What are we to understand from all this, Aziz? If you say: For hair growth, follicles need amino acids, L-cysteine and calcium to form hair strands.
L-Cysteine and Vitamin B6 Prevented Chemo-Associated Alopecia in Mice
Hair loss is often an inevitable part of chemotherapy in most cancer patients. Researchers D’Agostini F, Bagnasco M, Giunciuglio D. and colleagues investigated the roles of L-cysteine and Vitamin B6 in preventing the occurrence of this type of alopecia. They exposed the mice to certain conditions for the tumors to develop. The rodents were then treated with chemotherapy to induce states of baseline hair loss that the researchers could measure.
However, when given varying doses of L-cysteine and vitamin B6, the scientists found that this supplement prevented alopecia on the mice’s backs.
A similar study comes from D’Agostini F and Ganchev G. Researchers have applied two types of treatments that successfully inhibit hair loss: budesonide or N-acetyl-L-cysteine.
Also known as androgenic alopecia, male pattern baldness is caused by a combination of many different biochemical issues. The most well-known is the conversion of testosterone to DHT. Those with a genetic predisposition will have weaker (ie more sensitive) DHT receptors in their hair follicles. Binding of DHT to these receptors will initiate a chain reaction of processes that cause the miniaturization of the follicles. The hair becomes thinner and eventually stops growing.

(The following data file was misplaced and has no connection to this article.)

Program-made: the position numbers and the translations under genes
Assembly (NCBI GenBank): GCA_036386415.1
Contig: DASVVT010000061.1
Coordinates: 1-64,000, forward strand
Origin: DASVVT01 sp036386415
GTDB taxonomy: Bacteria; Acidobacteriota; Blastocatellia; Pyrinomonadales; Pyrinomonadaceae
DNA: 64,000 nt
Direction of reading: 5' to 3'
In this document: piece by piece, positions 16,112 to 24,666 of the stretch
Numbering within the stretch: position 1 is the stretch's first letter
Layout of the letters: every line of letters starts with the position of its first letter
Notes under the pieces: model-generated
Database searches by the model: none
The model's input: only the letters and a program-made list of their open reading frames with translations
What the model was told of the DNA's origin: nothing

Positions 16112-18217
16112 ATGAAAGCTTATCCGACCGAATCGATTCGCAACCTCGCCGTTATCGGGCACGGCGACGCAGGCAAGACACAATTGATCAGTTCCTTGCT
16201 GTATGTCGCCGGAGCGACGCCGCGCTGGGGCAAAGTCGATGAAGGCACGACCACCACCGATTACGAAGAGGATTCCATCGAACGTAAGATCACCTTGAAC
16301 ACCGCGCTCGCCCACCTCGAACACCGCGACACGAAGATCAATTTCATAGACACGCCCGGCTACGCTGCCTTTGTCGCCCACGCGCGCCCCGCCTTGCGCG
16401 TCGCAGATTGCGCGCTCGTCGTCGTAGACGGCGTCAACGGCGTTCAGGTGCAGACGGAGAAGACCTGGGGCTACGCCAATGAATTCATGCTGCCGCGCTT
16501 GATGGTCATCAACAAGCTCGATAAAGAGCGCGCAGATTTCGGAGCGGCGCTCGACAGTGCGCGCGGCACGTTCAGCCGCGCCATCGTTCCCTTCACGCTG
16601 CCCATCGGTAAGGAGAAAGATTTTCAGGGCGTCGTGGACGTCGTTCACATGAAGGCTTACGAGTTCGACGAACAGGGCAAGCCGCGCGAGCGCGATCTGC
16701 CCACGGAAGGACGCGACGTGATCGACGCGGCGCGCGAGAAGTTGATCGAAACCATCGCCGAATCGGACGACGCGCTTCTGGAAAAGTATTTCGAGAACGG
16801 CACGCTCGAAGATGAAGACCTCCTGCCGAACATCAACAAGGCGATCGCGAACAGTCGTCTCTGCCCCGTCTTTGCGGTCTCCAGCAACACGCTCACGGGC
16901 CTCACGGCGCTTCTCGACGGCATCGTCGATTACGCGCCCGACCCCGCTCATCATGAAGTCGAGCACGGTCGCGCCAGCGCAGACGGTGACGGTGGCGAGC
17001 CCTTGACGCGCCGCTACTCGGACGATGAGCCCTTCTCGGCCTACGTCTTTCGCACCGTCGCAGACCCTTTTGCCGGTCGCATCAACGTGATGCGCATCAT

Besides the formation of DHT, a lesser known pathway also contributes significantly to androgenic alopecia. It is the production of TGF-B1 that supports the continued progression of hair loss.
See Shin H, HG, Inui S et al. used NAC, or N acetyl-L-cysteine, to suppress TGF-B1 secretion. NAC is a version of cysteine that allows the body to produce glutathione, an important antioxidant.
“Scientists treated rat derma papilla cells and found that it helped reduce TGF-B1 secretion.” For human hair, L-cysteine can help stop the progression of androgenic alopecia by suppressing TGF-B1. However, more work is needed on non-animal subjects,” he notes.
In summary, all these studies support the potential of cysteine to reduce hair loss or promote growth. When combined to produce cysteine, it can increase anagen rates in humans through its use with retinol.
L-cysteine for hair loss is still being researched by scientists. This is the starting point of garlic shampoos. Garlic, the natural source of this amino acid, can be consumed not only for focusing on the follicles, but also for general health.
(1) Hertel H, Gollnick H, Matthies C, et al. Low dosage retinol and L-cysteine combination improve alopecia of the diffuse type following long-term oral administration. [Article in German] Hautarzt 1989;40(8):490-5.
(2) Kizawa K, Tsuchimoto S, Hashimoto K, et al. Gene expression of mouse S100A3, a cysteine-rich calcium-binding protein in developing hair follicle. J Invest Dermatol 1998;111(5):879-86. –
(3) D’Agostini F, Bagnasco M, Giunciuglio D, et al. Inhibition of oral N-acetylcysteine of doxorubicin-induced clastogenicity and alopecia, and prevention of primary tumors and lung micrometastases in mice. Int J Oncol 1998;13(2):217-24
(4) Balansky R, D’Agostini F, Ganchev G. Influence of FHIT on benzo[a]pyrene-induced tumors and alopecia in mice: chemoprevention by budesonide and N-acetylcysteine. PNAS 2006;103(20):7823-8. –
(5) Shin H, You HG, Inui S, et al. Induction of transforming growth factor-beta 1 by androgen is mediated by reactive oxygen species in hair follicle dermal papilla cells. BMB Rep 2013;46(9):460-4.